Sheena was created by a 19 year old comics artist, Will Eisner, in 1938, & was the first successful female action-comic. She went on to have a single issue of a pulp magazine issued in her honor & a television series starring one of the most popular pin-up girls of the day.
Will Eisner stated that he derived Sheena's name from H. Rider Haggard's novel She, as well as the whole idea of the White Goddess in Africa. At first Sheena was something of a jungle scourge, scary much as Haggard's She-Who-Must-Be-Obeyed was frightening though beautiful, but Sheena soon settled down into a heroic female Tarzan role, protectress of tribal life & animals.
In the original comic books of the 1940s Sheena visited a lost race in a hidden valley of temples with all the usual Allan Quatermain & Tarzan themes, but John Guillermin's film version Sheena (1984) does not include this element & is a vastly less thrilling version of the character.
Tanya Roberts plays Sheena, a fair-skinned orphan raised by a kindly Zambouli priestess (Elizabeth of Toro, a real-life African queen) in a remote village where Sheena was trained in the ancient arts of make-up, Hollywood hair-styling, & telepathic communication with animals. Shot entirely in Kenya.
The definitive "screen" Sheena was for the small screen, Sheena, Queen of the Jungle which ran twenty-six episodes 1955-1956. It starred the strapping six-foot one-inch Irish McCalla, who simply exuded energentic jungle girl authority.
The first generation of kids raised on television -- the boomers & a little before -- generally remember this series with great clarity. For boys Irish McCalla was indeed a Goddess sprung to life & inspired many an adolescent sensual fantasy.
For girls Sheena was very nearly the only expression of beauty & woman power in the 1950s, when woman's post-war place was in the home & most lingering images of strong women were a bit crusty, as in the contemporaneous television series Tugboat Annie starring a gravel-voiced Marjorie Mane. Sheena was proof girls could both rule & remain beautiful.
Plotlines for individual episodes occasionally verged into fantasy, as in "The Magic Bag" with Sheena helping to track down a native potion that can revive the dead, but mostly Sheena spent her time saving almost-boyfriend Bob (Christian Drake) from getting himself killed, or stopping ivory poachers or gun runners. Depictions of tribal peoples was mostly unfortunate, or this series might otherwise have really been timeless.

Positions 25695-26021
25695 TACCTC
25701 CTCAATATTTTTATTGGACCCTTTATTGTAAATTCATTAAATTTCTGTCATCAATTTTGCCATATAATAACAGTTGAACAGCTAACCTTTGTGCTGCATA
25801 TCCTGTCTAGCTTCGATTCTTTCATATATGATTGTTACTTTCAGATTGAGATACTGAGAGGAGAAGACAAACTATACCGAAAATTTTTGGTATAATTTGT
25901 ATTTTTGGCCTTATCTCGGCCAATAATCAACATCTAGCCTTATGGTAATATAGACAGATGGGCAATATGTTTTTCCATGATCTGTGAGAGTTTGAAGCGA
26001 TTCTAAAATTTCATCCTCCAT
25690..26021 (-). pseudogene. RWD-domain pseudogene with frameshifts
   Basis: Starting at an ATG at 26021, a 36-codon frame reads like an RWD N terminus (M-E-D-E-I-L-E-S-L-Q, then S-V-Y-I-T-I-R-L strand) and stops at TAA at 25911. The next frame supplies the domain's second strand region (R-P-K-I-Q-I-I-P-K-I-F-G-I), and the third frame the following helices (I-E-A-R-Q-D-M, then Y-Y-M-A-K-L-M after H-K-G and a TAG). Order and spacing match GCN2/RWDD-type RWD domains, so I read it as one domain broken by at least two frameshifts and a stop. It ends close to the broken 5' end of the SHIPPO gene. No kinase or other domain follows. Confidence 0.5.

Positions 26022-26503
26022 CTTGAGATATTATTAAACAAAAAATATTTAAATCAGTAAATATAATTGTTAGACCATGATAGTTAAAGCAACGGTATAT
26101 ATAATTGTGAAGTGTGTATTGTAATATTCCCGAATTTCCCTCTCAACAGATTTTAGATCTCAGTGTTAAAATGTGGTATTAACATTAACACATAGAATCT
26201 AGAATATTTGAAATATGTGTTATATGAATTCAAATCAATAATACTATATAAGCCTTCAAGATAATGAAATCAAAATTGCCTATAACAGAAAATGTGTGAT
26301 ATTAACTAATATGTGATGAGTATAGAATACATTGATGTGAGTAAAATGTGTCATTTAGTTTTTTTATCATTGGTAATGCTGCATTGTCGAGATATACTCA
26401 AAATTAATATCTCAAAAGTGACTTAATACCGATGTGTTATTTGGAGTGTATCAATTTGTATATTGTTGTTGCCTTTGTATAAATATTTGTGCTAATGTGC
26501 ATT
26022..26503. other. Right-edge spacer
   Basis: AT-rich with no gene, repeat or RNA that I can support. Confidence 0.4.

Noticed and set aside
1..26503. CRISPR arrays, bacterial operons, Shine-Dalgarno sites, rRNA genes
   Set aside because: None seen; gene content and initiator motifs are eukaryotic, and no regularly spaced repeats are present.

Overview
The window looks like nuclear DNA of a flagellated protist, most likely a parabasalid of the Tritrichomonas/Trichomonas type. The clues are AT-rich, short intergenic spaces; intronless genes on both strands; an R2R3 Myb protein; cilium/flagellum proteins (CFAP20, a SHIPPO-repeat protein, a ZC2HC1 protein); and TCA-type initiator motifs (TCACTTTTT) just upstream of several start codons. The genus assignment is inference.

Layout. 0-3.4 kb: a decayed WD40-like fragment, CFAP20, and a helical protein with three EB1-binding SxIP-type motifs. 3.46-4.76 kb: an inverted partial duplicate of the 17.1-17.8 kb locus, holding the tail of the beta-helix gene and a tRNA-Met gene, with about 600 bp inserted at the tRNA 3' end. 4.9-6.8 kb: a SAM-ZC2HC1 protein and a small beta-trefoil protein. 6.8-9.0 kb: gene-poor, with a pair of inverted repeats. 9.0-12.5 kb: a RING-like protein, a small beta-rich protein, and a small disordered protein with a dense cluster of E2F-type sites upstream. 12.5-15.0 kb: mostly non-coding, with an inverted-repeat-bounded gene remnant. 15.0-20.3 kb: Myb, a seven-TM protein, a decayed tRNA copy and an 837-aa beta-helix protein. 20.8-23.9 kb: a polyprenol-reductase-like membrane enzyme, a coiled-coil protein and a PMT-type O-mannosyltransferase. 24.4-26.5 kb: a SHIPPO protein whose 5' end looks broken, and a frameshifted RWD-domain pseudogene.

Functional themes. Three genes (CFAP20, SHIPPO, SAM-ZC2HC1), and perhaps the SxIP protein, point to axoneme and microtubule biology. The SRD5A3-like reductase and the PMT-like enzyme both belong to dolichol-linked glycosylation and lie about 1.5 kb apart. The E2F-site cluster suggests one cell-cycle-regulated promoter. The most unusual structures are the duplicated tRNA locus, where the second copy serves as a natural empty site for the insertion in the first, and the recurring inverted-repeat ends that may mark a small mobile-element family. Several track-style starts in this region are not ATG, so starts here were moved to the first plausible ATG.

A new television version of Sheena, the Jungle Queen debuted October 8, 2000 & ran two seasons 35 45-minute episodes (an hour each with commercials).
Starring Gena Lee Nolan as the Congo's most glamorous jungle girl, this was based more on the awful Tanya Roberts movie than on Irish McCalla's television version or the original comic book heroine. Shot mainly in Orlando to cement the Disneyesque quality, so even Tanya Robert's film was cooler because of authentic Kenya settings.
This time out Sheena not only communicates with animals a la the dreary Beastmaster television series, but she's also a were-beast morphs into sundry computer generated beasties. Athletic stand-ins occasionally faked more interesting stunts than could the bathing beauty left to her own ability.
There was a dissonance about a Baywatch Babe or Hustler style nudie-model having adventures in plots aimed at undiscerning eight year olds. One episode has the preschool plot of Sheena saving from a fate worse than death several small domestic pet gerbils which are stand-ins for some wild jirds purportedly worth thousands & thousands of dollars apiece.
The wee kiddies would love Sheena saving something as familiar as a gerbil or hamster -- but right in the middle of this Saturday Morning Cartoon storyline our leading man has a hot erotic dream of Sheena doing him -- with close-up of Gena Lee Nolan's porn-familiar humping bum. In my local market the programmers realized it was a show to put into the 1:00 a.m. after-Leno slot so that kids won't accidentally watch it.
Gena's not so unconvincing she might not be great if the scripts were any good, & there is at least a "horny old farts defined" attempt to make Sheena seem powerful & mystically cool. But scene for scene the show could not but strike any adult as laughable, unless he's just wacking off to Gena & could care less if the story itself makes any sense.
In a typical scene, the main cast runs through hail of machine-gun fire unscathed (which is already stupid enough) when suddenly jungle-wise Sheena breaks open a rock & there are, oo!, crystals inside, which improbably reflect sunlight just like any old highly polished flat-surfaced make-up mirror, blinding the machine-gunners who already couldn't hit an elephant if they were sitting on one.
Rather more effective if no less nonsensical are scenes (occurring in both of the first two episodes I saw) that have Sheena smear what looks like axel grease all over her body so that she can morph into a supernatural were-monkey capable of running upside down on the underside of a bridge, or permitting a stand-in to do monkey-girl vs. bad-guys karate sequences.
The show was totally inadequate as a replacement for Xena, Warrior Woman which was the audience it presumedly chased after. The series was cancelled without further syndication. The 1950s television series remains the epitome of Sheena action.
copyright © by Paghat the Ratgirl